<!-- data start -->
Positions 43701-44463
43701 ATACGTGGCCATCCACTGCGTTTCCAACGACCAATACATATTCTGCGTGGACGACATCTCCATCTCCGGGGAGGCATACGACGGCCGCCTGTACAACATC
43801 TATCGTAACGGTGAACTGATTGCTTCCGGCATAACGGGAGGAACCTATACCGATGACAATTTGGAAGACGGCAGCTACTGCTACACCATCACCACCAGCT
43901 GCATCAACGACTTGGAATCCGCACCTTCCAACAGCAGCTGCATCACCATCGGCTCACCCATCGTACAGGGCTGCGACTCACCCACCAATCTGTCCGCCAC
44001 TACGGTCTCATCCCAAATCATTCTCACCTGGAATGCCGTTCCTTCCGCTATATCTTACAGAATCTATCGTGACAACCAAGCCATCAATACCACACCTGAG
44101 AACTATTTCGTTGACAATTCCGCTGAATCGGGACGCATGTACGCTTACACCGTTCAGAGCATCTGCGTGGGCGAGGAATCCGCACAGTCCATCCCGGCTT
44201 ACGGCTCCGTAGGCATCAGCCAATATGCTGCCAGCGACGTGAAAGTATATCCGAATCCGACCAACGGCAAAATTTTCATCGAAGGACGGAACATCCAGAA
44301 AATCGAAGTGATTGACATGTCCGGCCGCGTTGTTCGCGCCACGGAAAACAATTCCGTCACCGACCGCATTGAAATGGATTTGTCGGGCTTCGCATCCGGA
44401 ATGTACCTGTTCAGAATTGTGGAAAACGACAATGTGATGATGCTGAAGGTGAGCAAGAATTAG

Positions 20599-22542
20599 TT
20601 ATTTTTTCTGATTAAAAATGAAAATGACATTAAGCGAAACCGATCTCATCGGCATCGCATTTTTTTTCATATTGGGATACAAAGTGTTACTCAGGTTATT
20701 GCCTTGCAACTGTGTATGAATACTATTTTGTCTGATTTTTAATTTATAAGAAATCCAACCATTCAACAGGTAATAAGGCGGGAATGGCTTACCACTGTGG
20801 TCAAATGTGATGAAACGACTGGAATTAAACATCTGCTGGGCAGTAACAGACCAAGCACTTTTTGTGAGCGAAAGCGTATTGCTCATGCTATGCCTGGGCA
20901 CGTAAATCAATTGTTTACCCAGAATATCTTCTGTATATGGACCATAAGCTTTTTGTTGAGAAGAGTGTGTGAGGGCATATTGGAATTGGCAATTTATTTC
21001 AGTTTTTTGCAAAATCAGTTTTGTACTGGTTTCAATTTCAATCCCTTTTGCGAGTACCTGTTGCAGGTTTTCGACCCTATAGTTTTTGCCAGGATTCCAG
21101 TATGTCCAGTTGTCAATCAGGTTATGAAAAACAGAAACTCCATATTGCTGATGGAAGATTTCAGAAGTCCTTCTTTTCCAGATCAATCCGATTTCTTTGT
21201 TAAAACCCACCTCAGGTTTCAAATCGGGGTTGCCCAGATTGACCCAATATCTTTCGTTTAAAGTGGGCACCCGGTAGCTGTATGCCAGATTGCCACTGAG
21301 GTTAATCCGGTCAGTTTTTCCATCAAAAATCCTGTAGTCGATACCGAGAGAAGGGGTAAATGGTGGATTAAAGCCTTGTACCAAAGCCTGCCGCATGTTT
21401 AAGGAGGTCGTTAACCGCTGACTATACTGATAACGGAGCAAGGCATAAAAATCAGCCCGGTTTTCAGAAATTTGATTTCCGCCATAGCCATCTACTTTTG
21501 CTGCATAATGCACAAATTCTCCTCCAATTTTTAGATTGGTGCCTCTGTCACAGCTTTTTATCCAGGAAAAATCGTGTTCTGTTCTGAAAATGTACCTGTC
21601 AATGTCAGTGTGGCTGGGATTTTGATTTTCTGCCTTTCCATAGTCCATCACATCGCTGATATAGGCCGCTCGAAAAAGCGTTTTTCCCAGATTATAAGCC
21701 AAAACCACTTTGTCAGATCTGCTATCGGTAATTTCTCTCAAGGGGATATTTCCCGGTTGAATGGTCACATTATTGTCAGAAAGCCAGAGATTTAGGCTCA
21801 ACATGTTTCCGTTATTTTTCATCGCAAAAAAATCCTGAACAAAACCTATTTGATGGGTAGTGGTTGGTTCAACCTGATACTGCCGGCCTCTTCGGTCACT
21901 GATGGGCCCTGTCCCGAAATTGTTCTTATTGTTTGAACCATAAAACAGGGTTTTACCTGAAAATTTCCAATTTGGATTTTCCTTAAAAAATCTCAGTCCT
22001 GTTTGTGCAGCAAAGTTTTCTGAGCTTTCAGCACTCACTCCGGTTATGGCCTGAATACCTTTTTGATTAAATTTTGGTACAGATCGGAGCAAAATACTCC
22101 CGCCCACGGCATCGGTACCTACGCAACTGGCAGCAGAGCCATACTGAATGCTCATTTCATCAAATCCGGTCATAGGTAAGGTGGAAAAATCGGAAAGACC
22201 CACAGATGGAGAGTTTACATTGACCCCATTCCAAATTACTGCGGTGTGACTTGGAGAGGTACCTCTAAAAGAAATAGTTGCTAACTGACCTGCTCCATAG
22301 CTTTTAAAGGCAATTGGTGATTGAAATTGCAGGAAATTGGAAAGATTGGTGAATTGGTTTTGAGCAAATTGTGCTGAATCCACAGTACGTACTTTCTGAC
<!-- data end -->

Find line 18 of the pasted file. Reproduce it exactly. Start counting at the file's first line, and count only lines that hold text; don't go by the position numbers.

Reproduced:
21201 TAAAACCCACCTCAGGTTTCAAATCGGGGTTGCCCAGATTGACCCAATATCTTTCGTTTAAAGTGGGCACCCGGTAGCTGTATGCCAGATTGCCACTGAG